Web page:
Have a supportive learner-centred environment fully staffed by a dedicated team of teachers, instructors and learning support assistants at every campus.

Our supported learning programmes offer learners the perfect opportunity to develop and grow in confidence and independence, helping you find your place in the world, enhance life skills and develop employability skills.

Get involved in external work experience opportunities – volunteer with the National Trust to restore woodland and create habitats for the RSPB! We have a dedicated learner support team who are on hand to develop individual learning support plans, based on the needs of each learner.

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The Willow Tree provides a safe and stimulating working environment for learners and all staff ensure students experience a rich and exciting curriculum tailored to their specific needs.

Staff ensure a multi-sensory approach to learning, providing a Total Communication Environment which facilitates communication for all and following strategies as outlined in individual student behaviour support or ASD plans.  Students are encouraged to be as independent as possible in their learning by establishing routines and schedules.  They are empowered in their learning through the negotiation of individual success criteria, adapted to their level of understanding.

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Natspec is the membership association for organisations which offer specialist further education and training for students with learning difficulties and/or disabilities.

16-19 Bursary Fund


The 16 to 19 Bursary Fund provides financial support to help students overcome specific barriers to participation so they can remain in education.


There are 2 types of 16 to 19 bursaries:


bursaries for defined vulnerable groups


discretionary bursaries which institutions award using policies they set, in line with national funding rules.


Both types of bursary funding are designed to help students overcome the individual financial barriers to participation that they face, and institutions must ensure the funds go to those who genuinely need them.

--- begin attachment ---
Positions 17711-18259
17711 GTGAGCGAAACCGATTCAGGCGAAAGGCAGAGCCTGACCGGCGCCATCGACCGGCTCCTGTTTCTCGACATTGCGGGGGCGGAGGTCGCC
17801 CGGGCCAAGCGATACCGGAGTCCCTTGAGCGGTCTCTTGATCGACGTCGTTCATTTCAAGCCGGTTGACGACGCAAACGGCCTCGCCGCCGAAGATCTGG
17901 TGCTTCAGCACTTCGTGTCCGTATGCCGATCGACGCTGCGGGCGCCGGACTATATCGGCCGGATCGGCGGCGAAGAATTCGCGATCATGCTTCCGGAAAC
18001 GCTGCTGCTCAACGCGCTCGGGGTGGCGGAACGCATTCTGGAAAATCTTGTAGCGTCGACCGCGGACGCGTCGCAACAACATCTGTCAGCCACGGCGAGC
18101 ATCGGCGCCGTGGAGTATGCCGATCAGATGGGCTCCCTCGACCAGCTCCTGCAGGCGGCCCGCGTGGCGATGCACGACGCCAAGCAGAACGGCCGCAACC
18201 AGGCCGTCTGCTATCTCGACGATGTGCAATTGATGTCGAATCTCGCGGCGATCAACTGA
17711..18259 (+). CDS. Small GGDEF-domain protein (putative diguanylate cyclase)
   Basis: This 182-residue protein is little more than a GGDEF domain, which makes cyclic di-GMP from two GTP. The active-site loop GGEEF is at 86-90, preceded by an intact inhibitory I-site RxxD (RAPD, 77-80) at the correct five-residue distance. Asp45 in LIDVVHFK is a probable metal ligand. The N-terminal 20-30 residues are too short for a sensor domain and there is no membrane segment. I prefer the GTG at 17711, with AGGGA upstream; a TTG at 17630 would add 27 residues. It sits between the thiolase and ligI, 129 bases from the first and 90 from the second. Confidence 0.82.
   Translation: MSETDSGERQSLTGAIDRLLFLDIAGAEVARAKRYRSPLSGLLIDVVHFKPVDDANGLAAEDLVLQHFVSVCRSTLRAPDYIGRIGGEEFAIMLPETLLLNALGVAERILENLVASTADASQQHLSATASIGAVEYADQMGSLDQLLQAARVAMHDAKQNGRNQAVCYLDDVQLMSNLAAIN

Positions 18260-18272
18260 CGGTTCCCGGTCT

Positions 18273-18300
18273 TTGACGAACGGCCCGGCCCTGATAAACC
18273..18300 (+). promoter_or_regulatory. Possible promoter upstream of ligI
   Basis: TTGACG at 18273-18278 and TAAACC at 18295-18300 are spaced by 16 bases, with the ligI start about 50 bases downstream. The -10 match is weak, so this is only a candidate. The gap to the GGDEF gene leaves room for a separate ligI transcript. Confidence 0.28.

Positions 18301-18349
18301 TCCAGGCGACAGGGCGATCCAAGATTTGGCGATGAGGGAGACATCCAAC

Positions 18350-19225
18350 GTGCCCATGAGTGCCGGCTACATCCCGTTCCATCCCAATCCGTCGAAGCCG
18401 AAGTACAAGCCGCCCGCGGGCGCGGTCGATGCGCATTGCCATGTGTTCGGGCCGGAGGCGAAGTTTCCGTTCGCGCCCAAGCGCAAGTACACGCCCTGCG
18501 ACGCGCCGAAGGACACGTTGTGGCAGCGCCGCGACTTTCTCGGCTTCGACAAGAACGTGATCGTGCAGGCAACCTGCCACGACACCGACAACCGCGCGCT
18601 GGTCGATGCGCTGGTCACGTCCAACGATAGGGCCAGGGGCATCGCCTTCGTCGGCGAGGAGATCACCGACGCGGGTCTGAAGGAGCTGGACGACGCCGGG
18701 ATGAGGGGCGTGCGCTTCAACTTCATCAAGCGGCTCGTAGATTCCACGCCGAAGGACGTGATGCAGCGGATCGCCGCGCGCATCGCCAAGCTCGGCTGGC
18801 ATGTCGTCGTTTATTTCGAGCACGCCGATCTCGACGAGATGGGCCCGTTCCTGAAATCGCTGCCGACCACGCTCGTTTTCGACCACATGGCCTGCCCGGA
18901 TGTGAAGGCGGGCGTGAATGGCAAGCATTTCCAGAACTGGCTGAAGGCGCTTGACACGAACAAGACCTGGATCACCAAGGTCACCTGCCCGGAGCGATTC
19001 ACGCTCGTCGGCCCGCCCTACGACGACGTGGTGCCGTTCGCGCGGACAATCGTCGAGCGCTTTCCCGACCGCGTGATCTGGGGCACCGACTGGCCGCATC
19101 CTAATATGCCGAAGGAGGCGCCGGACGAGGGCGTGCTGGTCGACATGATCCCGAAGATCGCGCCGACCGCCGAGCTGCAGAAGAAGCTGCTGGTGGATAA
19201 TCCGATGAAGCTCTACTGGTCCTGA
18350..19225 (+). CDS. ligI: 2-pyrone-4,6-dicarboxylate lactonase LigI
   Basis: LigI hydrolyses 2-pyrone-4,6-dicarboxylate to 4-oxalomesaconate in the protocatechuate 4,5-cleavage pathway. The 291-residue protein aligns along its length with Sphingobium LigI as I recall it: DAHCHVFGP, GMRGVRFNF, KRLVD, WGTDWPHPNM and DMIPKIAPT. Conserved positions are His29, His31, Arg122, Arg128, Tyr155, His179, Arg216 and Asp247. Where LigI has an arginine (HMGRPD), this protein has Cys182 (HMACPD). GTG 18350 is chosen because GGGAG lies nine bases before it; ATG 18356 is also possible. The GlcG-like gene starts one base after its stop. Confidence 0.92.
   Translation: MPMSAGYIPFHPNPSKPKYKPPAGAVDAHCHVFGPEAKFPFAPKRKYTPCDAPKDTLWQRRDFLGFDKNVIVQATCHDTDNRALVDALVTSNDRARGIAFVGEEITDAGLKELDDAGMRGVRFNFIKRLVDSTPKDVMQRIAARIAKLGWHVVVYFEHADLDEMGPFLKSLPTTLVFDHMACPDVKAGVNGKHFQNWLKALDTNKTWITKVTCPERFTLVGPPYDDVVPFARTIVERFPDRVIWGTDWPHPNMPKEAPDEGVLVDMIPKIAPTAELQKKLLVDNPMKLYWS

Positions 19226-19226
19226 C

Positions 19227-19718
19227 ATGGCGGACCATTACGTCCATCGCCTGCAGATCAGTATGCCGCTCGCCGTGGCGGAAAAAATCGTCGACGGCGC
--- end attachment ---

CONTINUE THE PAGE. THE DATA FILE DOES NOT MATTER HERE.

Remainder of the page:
Students who meet the criteria, and who have a financial need, can apply for a bursary for vulnerable groups. The defined groups reflect that these students are unlikely to be receiving financial assistance from parents or carers, so may need a greater level of support to enable them to continue to participate.

The defined vulnerable groups are students who are:

  • in care

  • care leavers

  • receiving Income Support, or Universal Credit because they are financially supporting themselves or financially supporting themselves and someone who is dependent on them and living with them such as a child or partner


  • receiving Disability Living Allowance or Personal Independence Payments in their own right as well as Employment and Support Allowance or Universal Credit in their own right


Institutions do not receive an allocation of funds for bursaries for vulnerable groups. They draw down the funds by submitting a funding claim form through the Student Bursary Support Service (SBSS) portal.


Institutions must verify that young people meet the criteria for the bursary for vulnerable groups and assess how much bursary they need before submitting a funding claim.


Institutions may decide that although a young person may be eligible for a bursary because they are in one or more of the defined vulnerable groups, they do not have any actual financial need. This might be because their financial needs are already met and/or because they have no relevant costs. Institutions can refuse a student’s application on this basis. Similarly, students should only receive the amount they actually need to participate and institutions should not automatically award students £1,200 if they do not need the full amount.


Funding claims for bursaries for vulnerable groups in the 2020 to 2021 academic year are available online from 1 September 2020 via the SBSS portal.


Discretionary bursary

Institutions make discretionary bursary awards to students to help them overcome the individual barriers to participation they face. This means to help with the cost of travel, to buy essential books, equipment or specialist clothing (such as protective overalls, for example).


Institutions decide which students get a discretionary bursary and how much they will get. However, they should target students who cannot stay in education without financial help for things such as:

  • transport

  • meals

  • books

  • equipment

Institutions must base all decisions about which students receive a discretionary bursary and how much bursary they receive on each student’s individual circumstances, and their actual financial need. These will vary from student to student, depending on, for example, their household income, the distance they need to travel to the institution and the requirements of their study programme.

Destinations Data

Destinations data is any information that is collected on students’ destinations (where a student goes and what he/she does after leaving school), which can be a proposed or actual destination.